Police in Thought Pursuit
Posted on: 2007-12-29 15:01:25
Denuded of euphemisms and code words, the Act aims to identify and stigmatize persons and groups who hold thoughts the government decrees correlate with homegrown terrorism
Roll Call of Infamy
By Bruce Fein
Congress is perched to enact the "Violent Radicalization and Homegrown Terrorism Prevention Act of 2007 (Act)," probably the greatest assault on free speech and association in the United States since the 1938 creation of the House Un-American Activities Committee (HUAC). Sponsored by Rep. Jane Harman, California Democrat, the bill passed the House of Representatives on Oct. 23 by a 404-6 vote under a rule suspension that curtailed debate. To borrow from House Speaker Nancy Pelosi, California Democrat, the First Amendment should not distract Congress from doing important business. The Senate companion bill (S. 1959), sponsored by Susan Collins, Maine Republican, has encountered little opposition. Especially in an election year, senators crave every opportunity to appear tough on terrorism. Few if any care about or understand either freedom of expression or the Thought Police dangers of S. 1959.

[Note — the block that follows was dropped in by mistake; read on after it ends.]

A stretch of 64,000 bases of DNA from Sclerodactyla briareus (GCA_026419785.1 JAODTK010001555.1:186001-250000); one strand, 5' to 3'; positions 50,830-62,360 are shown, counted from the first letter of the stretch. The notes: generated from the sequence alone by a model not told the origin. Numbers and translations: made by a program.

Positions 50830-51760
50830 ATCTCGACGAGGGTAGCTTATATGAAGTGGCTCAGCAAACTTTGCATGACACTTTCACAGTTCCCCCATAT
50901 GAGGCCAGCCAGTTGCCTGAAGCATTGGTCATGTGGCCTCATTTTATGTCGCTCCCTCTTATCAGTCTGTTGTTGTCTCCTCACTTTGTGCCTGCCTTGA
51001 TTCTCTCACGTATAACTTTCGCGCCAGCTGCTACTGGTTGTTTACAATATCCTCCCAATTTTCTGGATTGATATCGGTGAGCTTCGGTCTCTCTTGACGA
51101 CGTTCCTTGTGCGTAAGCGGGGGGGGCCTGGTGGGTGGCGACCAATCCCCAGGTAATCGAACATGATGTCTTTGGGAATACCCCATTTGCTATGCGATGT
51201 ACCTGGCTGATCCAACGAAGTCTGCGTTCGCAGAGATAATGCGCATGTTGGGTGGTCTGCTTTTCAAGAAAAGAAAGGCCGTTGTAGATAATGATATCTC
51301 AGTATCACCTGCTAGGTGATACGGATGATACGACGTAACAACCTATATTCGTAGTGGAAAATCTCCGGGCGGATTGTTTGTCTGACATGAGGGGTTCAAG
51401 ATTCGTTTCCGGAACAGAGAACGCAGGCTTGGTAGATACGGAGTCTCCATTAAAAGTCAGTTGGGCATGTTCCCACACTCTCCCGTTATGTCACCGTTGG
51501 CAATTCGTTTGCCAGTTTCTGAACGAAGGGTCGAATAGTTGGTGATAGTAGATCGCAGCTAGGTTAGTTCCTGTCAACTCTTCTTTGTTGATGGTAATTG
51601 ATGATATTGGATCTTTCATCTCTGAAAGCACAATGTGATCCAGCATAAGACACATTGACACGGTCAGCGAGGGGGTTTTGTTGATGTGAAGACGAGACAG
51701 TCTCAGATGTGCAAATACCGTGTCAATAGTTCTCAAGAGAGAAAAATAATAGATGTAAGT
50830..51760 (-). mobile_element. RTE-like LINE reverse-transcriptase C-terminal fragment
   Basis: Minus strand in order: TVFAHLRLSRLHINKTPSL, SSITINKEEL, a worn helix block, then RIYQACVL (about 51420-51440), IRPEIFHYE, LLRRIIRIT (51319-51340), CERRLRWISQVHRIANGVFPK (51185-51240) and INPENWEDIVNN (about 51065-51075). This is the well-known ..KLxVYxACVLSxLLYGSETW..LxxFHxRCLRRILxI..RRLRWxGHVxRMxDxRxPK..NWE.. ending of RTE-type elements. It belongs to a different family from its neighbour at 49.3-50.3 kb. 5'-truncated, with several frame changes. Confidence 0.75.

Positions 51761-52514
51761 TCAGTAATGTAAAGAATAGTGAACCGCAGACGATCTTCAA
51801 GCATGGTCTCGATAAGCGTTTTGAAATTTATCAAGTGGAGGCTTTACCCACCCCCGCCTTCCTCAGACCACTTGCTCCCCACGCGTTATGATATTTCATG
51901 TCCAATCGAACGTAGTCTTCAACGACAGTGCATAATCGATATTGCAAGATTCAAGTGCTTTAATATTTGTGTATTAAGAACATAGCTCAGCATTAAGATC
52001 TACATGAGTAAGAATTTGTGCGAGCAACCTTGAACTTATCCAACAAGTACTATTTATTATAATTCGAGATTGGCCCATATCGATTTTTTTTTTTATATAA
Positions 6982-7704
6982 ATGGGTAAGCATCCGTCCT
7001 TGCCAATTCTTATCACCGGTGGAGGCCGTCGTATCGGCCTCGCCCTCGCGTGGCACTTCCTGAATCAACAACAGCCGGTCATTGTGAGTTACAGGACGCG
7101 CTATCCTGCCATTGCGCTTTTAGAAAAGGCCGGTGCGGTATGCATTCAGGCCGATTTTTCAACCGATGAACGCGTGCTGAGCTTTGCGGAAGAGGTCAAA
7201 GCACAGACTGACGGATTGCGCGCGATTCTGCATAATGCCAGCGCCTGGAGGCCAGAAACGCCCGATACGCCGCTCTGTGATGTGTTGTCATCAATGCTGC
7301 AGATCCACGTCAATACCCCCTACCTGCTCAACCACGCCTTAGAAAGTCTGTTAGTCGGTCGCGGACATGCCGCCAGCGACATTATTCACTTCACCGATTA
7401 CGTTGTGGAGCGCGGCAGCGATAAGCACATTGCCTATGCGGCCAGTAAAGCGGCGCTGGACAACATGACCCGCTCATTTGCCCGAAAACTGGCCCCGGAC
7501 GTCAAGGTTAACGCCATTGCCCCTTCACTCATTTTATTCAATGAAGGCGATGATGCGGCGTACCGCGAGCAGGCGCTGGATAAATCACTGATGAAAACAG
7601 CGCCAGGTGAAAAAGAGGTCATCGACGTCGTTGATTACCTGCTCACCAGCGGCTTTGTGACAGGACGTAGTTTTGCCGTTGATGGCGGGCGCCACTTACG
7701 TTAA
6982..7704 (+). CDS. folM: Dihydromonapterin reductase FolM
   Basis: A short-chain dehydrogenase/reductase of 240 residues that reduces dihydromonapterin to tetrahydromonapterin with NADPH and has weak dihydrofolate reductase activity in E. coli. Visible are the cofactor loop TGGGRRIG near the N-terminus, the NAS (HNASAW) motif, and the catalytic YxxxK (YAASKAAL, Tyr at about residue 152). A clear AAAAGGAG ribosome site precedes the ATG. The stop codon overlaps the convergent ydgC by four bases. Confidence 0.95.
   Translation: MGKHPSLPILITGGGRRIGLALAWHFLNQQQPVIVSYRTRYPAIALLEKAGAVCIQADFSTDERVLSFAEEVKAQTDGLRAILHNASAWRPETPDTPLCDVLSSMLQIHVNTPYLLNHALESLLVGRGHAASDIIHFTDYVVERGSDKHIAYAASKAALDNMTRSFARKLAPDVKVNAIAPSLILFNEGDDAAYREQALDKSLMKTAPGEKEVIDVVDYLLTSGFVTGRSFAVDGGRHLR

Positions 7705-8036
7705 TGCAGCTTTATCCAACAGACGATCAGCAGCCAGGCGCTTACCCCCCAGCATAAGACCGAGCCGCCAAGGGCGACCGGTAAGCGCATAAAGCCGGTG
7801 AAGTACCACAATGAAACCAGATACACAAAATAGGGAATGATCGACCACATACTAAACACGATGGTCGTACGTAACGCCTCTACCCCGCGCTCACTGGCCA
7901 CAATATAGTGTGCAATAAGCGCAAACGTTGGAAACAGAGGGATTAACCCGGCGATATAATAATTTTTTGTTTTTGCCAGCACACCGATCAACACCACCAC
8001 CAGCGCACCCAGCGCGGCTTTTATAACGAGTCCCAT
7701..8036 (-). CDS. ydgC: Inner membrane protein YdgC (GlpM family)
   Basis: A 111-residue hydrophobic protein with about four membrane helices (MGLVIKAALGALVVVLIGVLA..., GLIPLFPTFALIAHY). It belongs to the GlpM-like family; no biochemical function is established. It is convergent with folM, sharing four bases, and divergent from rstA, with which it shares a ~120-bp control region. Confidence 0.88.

Denuded of euphemisms and code words, the Act aims to identify and stigmatize persons and groups who hold thoughts the government decrees correlate with homegrown terrorism, for example, opposition to the Patriot Act or the suspension of the Great Writ of habeas corpus.
The Act will inexorably culminate in a government listing of homegrown terrorists or terrorist organizations without due process; a complementary listing of books, videos, or ideas that ostensibly further "violent radicalization;" and a blacklisting of persons who have intersected with either list.
Political discourse will be chilled and needed challenges to conventional wisdom will flag. There are no better examples of sinister congressional folly.